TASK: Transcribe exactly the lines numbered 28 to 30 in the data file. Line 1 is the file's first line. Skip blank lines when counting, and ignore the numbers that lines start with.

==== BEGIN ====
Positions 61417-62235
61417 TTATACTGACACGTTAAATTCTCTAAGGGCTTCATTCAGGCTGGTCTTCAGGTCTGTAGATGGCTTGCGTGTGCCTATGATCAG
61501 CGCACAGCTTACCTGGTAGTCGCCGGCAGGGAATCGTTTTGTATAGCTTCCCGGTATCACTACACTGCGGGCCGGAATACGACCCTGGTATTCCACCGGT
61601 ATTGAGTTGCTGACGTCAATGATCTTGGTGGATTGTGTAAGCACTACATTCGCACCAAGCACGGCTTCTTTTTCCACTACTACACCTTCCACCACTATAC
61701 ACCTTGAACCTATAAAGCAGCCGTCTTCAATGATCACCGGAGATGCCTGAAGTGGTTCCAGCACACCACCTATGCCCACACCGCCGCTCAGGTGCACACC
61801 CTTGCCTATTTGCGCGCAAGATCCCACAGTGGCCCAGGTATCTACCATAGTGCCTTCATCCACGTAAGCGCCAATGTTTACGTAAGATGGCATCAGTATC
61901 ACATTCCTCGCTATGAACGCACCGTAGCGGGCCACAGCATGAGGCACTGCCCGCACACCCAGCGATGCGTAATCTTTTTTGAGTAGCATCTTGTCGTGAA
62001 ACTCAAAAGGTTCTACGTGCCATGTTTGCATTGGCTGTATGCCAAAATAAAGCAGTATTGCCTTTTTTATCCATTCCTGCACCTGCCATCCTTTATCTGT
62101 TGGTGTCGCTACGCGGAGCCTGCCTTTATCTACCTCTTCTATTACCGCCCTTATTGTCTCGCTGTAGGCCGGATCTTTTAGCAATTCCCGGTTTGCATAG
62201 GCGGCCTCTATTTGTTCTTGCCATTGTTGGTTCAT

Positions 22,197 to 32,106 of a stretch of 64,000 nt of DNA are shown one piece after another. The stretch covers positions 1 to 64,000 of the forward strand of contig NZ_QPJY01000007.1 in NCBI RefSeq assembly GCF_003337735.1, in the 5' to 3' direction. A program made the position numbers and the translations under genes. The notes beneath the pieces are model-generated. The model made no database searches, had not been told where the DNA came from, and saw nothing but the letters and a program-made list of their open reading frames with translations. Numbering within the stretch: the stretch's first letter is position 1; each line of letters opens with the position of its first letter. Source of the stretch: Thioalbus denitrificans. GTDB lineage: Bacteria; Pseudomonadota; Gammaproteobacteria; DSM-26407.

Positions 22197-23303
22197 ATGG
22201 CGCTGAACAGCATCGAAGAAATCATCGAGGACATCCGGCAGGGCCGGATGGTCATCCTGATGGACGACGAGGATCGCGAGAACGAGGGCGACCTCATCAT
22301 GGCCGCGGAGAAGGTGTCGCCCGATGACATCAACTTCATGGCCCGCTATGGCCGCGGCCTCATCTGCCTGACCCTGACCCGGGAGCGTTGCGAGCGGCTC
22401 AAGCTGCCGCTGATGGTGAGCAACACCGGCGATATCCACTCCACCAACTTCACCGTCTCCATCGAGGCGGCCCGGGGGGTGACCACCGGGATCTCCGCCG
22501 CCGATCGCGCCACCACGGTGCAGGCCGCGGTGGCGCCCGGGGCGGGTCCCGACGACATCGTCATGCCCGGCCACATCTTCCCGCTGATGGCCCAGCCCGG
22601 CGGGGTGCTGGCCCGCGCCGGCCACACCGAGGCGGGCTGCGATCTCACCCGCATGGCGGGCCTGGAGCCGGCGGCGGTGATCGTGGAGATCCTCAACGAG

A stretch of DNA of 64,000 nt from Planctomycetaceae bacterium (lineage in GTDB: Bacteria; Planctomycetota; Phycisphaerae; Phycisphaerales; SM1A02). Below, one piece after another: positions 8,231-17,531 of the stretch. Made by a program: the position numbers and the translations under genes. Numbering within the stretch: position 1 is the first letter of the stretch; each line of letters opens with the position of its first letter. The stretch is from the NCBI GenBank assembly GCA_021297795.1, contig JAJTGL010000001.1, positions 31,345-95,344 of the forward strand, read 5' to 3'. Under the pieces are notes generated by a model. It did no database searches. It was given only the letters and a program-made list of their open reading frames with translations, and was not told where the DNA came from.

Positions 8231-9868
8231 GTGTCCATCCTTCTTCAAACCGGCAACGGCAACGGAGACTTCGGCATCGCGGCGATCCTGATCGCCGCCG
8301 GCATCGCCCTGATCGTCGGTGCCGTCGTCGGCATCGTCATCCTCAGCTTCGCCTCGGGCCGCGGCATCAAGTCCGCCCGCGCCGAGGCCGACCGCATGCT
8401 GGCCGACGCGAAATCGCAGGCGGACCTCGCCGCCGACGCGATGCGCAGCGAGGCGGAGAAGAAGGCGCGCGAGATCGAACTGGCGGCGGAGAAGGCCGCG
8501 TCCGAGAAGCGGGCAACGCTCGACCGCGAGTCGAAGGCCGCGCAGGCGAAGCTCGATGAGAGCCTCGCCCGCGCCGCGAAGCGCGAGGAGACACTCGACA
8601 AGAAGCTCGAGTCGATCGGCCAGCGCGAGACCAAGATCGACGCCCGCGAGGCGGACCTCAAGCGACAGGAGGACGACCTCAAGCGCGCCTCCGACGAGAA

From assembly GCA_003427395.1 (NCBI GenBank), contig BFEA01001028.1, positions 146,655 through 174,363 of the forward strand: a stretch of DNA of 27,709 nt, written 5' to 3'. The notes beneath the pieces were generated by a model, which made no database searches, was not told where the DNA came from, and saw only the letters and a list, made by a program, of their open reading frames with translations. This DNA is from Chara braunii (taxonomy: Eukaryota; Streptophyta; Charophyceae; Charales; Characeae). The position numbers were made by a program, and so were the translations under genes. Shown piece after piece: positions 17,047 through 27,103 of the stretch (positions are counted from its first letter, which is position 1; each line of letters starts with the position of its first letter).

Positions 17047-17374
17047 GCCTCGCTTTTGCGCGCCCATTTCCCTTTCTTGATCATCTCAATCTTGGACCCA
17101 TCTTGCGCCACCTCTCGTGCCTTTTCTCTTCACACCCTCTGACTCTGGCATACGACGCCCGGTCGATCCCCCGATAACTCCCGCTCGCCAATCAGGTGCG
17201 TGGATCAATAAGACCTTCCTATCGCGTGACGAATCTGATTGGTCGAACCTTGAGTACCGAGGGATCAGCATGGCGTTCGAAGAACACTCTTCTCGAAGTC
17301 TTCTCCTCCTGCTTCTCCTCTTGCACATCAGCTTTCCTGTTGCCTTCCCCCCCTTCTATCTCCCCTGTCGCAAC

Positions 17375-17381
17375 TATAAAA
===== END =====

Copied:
17047 GCCTCGCTTTTGCGCGCCCATTTCCCTTTCTTGATCATCTCAATCTTGGACCCA
17101 TCTTGCGCCACCTCTCGTGCCTTTTCTCTTCACACCCTCTGACTCTGGCATACGACGCCCGGTCGATCCCCCGATAACTCCCGCTCGCCAATCAGGTGCG
17201 TGGATCAATAAGACCTTCCTATCGCGTGACGAATCTGATTGGTCGAACCTTGAGTACCGAGGGATCAGCATGGCGTTCGAAGAACACTCTTCTCGAAGTC